Creating a Meaningful Genre Schema and Metadata using IMDb data for a Large-Scale Digital Humanities Project in Media Studies

1. Abstract

We are currently engaged in a long-term DH project examining the social networks of TV and film actors and crews across more than 32,500 media items they worked on, starting in 1938. The primary source is the Internet Movie Database (IMDb). IMDb is one of the most robust databases available and provides free downloadable data about the actors and crew that worked on various media items, including TV, movies, and video games. However, it is problematic in a number of ways, as we presented at DH2018. IMDb appears to be under-researched as a source for media studies in DH, with many scholars focusing on fan activity, or on film actors and directors only, with most not questioning IMDb genres. This presentation will explore the contrast between IMDb’s methods and the schema we have had to create. It also discusses some of the challenges we faced, and how we think this could aid other researchers creating public digital humanities databases.

Steve Neale writes in Genre and Contemporary Hollywood, “genres can be approached from the point of view of the industry and its infrastructure, from the point of view of their aesthetic traditions, from the point of view of the broader socio-cultural environment upon which they draw and into which they feed, and from the point of view of audience understanding and response.” We must consider all of these concepts as our work encompasses not only Hollywood film, the subject of most genre analysis, but media of every type including much that is obscure or forgotten. IMDb’s genre methodology was inadequate, so we turned to industry-focused websites to enhance our understanding.

Other schemas use very vague macro descriptors, or idiosyncratic descriptors allowing a media item to be included in multiple “lists.” A movie in the Library of Congress is simply Comedy, Drama, Action, etc. AFI divides films into “best” but also “most thrilling” (including action, horror, and adventure). The Telegraph writes that Netflix’s “genres, based on a complicated algorithm that uses reams of data about users' viewing habits . . . number in the tens of thousands” including commonly-accepted genres like “Action” but also “Family Watch Together TV.” We attempted to taxonomize, expanding and limiting the options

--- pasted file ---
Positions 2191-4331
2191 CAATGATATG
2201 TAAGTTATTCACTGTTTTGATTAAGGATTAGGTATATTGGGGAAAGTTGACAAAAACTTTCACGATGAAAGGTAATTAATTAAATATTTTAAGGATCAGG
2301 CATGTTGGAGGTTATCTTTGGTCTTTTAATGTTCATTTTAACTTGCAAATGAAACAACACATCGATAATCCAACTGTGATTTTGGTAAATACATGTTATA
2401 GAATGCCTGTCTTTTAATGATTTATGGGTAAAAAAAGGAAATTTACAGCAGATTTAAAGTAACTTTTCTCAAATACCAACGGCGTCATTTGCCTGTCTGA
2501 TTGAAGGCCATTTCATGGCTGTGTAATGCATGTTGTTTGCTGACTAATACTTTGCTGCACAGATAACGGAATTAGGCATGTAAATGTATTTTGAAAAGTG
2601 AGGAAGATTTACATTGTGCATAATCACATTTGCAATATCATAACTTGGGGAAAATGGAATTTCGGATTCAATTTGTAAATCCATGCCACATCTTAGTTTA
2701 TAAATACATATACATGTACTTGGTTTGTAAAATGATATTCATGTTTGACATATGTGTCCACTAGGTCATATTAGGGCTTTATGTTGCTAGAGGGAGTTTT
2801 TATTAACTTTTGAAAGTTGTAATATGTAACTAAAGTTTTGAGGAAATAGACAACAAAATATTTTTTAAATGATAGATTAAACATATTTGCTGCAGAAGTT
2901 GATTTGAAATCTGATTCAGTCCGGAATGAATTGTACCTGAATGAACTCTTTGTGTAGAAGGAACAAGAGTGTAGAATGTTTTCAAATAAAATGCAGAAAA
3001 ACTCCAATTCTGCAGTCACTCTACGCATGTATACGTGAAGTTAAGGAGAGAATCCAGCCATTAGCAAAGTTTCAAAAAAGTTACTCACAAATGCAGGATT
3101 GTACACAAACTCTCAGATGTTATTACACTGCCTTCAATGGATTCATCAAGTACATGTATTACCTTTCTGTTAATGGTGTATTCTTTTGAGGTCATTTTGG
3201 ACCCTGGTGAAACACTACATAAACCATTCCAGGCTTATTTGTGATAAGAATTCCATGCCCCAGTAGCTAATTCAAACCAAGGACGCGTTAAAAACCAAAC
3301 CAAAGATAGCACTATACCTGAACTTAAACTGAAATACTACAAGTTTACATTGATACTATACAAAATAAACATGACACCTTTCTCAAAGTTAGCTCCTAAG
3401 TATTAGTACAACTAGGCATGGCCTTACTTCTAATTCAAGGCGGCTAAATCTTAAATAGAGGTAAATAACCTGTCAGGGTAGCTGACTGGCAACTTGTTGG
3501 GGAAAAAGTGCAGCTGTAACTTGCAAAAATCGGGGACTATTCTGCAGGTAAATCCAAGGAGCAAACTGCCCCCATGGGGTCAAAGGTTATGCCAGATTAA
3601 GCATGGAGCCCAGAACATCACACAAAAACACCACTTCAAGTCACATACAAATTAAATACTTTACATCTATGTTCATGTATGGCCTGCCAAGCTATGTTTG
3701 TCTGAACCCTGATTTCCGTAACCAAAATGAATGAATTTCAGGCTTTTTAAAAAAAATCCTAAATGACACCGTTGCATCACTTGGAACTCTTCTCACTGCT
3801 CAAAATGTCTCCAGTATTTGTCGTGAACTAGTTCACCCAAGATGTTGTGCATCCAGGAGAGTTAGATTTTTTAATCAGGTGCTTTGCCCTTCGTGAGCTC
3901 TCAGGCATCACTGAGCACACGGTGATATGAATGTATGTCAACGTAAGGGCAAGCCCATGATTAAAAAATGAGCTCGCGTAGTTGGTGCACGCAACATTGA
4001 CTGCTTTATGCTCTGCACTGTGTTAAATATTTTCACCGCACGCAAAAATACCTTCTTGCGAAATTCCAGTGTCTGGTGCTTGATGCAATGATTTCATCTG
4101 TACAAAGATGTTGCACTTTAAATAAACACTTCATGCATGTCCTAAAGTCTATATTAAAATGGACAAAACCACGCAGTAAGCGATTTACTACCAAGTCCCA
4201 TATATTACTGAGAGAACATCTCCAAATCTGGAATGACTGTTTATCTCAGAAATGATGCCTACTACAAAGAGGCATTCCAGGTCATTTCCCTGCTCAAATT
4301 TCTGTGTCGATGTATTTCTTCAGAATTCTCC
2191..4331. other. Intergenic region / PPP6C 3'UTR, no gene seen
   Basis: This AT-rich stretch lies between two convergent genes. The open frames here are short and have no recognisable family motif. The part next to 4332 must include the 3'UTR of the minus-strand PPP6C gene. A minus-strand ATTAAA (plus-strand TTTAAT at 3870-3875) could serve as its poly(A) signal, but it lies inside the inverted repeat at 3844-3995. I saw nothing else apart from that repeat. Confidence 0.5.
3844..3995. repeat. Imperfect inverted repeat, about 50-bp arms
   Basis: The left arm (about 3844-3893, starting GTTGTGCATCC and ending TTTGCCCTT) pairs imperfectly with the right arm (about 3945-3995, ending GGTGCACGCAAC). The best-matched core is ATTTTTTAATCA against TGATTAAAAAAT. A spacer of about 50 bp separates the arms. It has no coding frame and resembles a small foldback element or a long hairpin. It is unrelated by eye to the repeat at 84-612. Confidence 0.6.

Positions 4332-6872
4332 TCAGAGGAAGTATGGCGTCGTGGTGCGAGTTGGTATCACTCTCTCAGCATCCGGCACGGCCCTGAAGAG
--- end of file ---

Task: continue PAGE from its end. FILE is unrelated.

available to encompass the full range of programming, but not get so esoteric that they cannot be clustered together and measured. We have created a vocabulary/schema to allow for clear communication as part of Public Humanities. We cannot, for example, talk about the representation of women in a particular subgenre if we do not have a shared understanding of it. If other scholars also use this schema (or work with us to adapt it), each media item can be described in a way that allows for effective and relatively consistent coding by multiple scholars.

Genre on IMDb is handled in ways that are not useful for analysis because terms are used in inconsistent ways. There’s not enough inter-rater reliability, the tags are misleading, and scholars do not all agree on how to use them. As Deb Verhoeven states in “Mapping the Movies,” a project like her team’s “only works if the existing data collection is both sufficiently comprehensive and thoroughly reliable, since it will have to be accepted by all partners” (Verhoeven). There is little consistent agreement on genre among scholars or fans, as borne out in genre theory. What IMDb designates as “genres” actually combines traditional genres, subgenres, and target audience categories. As IMDb allows those who enter the data to select any number of these terms, and many fans enjoy labeling media items to fit multiple lists, it becomes impossible to analyze using IMDb’s categories. In large part this is because the database relies heavily on users: sometimes cast/crew members, agents, producers, and fans, for its data and for much editing. As Wasserman et al., point out, “Although user editing allows a reference website such as IMDb to be up-to-date, it diffuses the responsibility for fact-checking, leading to greater uncertainty about accuracy and objectivity of information” (Wasserman).

It has taken significant additional research and reorganization to use the data effectively because, as media researchers Marsden, et al. explain, there is not enough agreement about metadata. While most people can tell a Western from Science Fiction, IMDb makes it more difficult to deal with hybrid genres such as Dramedies or Family movies, or where a particular movie or show combines genres, such superimposing Western generic concepts into Science Fiction, or an Action/Adventure movie with a strong romantic plot. The schemas used by the Library of Congress, Netflix, Amazon and others are too reductive or imprecise for our purposes.

Therefore, we not only had to create a taxonomy with a variety of categories, including subjects, styles, modes, and purposes, but our own concise definitions for these categories. We will share parts of our schema in this presentation.

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Marsden, Alan et al. “Tools for Searching, Annotation and Analysis of Speech, Music, Film and Video--A Survey.” Literary and Linguistic Computing 22.4 (2007): 469–488. Web.

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Wasserman, Max, et al. "Correlations between User Voting Data, Budget, and Box Office for Films in the Internet Movie Database." Journal of the Association for Information Science & Technology 66.4 (2015): 858-68.

Cindy Conaway (, SUNY-Empire State College, United States of America and Diane Shichtman (, SUNY-Empire State College, United States of America

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